Texas Legislature Passes Campus Carry Bill

The Texas state legislature has passed a bill that will allow residents to carry concealed firearms on college campuses.

The state Senate approved the bill on Saturday, with a 20-11 vote, and the state House of Representatives passed the bill on Sunday, with a 98-47 vote. Republican Greg Abbott, the newly-elected Governor of the Lone Star state, is expected to sign the bill into law.

The legislation allows registered gun owners to carry a licensed firearm onto a college campus. While university presidents can ban students and other gun owners from carrying their weapons into certain areas, the state law will not allow college presidents to ban firearms all throughout the campus, The Los Angeles Times reports.

However, all firearms on campus must be concealed. Any firearms in plain sight are not allowed under the state restrictions.

“As a student and a veteran, I appreciate the fact that I will be able to defend myself and my fellow students in the unlikely event that there is an active shooter at my university,” CJ Grisham, the president and founder of the pro-gun rights group Open Carry Texas, wrote on the group's Facebook page. “This is common sense legislation that ensure[s] our students and faculties will now be … safer having abolished a major gun free, victim spree zone.”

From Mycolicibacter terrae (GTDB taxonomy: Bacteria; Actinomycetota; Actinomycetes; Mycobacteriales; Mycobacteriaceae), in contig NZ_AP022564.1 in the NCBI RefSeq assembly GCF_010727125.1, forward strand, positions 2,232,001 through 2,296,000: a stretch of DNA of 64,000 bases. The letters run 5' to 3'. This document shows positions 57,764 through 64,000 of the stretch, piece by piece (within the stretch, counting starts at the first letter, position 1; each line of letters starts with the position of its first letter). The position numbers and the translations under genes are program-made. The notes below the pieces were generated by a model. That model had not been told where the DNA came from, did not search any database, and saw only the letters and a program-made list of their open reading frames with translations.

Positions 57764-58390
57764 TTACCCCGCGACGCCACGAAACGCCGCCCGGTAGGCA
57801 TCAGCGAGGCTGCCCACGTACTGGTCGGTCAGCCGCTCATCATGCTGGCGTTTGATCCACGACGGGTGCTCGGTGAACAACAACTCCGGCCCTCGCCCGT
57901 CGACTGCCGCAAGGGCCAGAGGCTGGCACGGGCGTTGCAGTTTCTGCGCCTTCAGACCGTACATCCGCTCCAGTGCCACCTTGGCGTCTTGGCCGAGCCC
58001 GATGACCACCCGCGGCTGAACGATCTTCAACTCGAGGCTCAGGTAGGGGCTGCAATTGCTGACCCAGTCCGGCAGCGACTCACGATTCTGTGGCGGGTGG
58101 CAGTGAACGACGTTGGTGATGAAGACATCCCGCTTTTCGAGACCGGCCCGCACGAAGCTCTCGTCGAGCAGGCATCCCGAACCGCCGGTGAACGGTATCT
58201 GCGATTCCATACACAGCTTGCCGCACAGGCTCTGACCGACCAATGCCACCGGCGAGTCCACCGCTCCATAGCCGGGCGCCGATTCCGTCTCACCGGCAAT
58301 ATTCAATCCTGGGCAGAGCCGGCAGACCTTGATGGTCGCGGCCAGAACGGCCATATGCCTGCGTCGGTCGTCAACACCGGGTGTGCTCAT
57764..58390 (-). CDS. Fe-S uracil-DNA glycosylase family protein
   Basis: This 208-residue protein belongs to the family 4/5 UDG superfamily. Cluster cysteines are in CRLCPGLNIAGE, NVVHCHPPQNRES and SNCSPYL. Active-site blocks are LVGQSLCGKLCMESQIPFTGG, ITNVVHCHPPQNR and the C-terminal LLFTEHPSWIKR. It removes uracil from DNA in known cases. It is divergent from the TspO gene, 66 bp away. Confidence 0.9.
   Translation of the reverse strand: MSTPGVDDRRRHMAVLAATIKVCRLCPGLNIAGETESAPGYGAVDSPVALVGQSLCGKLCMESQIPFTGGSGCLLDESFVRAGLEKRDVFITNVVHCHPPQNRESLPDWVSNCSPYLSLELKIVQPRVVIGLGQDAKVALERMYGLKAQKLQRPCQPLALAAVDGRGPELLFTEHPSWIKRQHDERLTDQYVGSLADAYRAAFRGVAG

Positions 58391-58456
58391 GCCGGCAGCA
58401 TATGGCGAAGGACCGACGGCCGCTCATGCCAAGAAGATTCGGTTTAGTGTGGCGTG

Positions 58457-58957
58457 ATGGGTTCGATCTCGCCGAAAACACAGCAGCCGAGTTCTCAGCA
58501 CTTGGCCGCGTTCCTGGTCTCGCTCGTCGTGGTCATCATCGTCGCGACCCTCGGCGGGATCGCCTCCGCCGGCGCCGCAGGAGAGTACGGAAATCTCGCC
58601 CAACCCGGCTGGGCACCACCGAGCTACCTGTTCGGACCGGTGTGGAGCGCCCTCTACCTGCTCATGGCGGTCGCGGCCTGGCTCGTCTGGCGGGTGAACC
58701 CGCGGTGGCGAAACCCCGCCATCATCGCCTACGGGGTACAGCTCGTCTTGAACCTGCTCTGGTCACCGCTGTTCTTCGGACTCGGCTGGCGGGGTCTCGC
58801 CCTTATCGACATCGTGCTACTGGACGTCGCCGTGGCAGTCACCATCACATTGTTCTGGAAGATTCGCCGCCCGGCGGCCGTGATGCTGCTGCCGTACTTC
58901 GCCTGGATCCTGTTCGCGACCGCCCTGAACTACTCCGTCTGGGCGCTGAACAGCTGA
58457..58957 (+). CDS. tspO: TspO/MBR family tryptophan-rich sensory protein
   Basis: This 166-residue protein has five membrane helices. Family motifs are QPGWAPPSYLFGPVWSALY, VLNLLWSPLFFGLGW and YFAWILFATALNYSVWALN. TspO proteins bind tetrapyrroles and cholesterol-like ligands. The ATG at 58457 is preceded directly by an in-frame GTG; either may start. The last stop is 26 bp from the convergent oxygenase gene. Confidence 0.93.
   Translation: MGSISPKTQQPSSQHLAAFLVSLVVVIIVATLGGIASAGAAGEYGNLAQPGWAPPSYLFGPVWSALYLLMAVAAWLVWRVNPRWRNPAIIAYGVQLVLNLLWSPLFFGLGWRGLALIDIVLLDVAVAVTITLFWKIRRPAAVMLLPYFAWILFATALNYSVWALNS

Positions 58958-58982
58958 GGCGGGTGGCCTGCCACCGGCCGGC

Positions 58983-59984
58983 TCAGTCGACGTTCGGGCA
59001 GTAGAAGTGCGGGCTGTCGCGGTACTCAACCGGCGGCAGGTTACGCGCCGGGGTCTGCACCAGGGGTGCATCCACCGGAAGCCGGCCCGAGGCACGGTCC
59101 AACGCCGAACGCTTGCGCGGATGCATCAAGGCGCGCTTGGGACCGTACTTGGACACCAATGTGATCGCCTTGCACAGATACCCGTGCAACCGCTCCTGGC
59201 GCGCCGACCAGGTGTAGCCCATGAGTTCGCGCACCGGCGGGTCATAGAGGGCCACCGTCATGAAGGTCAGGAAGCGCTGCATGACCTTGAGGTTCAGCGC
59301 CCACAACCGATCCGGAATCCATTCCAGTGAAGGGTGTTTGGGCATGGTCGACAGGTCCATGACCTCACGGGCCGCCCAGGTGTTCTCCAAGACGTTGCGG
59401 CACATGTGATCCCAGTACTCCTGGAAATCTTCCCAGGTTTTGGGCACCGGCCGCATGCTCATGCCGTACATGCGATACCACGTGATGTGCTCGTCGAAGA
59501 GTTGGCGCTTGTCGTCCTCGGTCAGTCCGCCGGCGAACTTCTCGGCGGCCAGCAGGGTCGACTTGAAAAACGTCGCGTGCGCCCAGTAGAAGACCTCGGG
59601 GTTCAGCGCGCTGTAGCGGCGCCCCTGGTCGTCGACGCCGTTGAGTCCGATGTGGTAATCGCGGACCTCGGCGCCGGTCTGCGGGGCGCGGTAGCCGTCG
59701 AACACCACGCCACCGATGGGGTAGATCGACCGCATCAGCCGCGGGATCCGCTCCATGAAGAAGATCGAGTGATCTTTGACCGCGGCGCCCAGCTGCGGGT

While previous laws in Texas allowed those with gun permits to carry firearms on campuses, the new legislation now expands that right to classrooms, cafeterias and other public areas, Bloomberg News reports.

As expected, opposition to the legislation was strong, with many university presidents voicing their concerns about accidental shootings and suicides. Even some lawmakers held reservations about the new measure.

“I have concerns about introducing guns in a university environment already fraught with stress and often fragile emotions,” state Sen. Jose Rodriguez, a Democrat, said during debate on May 30.

Since 2004, eight states have passed laws that allow guns to be brought onto college campuses, with Utah being the first state to allow such actions. This year, 10 states have voted down proposals to expand gun rights while four others - South Carolina, Ohio, Nevada and Oklahoma – are still in debate.

Just two days before the bill was passed, the Texas legislature approved a bill that will allow gun owners to carry their firearms openly throughout the state. Abbott is expected to sign that bill as well.

Sources: Los Angeles Times, Bloomberg News

Photo Credit: WikiCommons, utexas.edu


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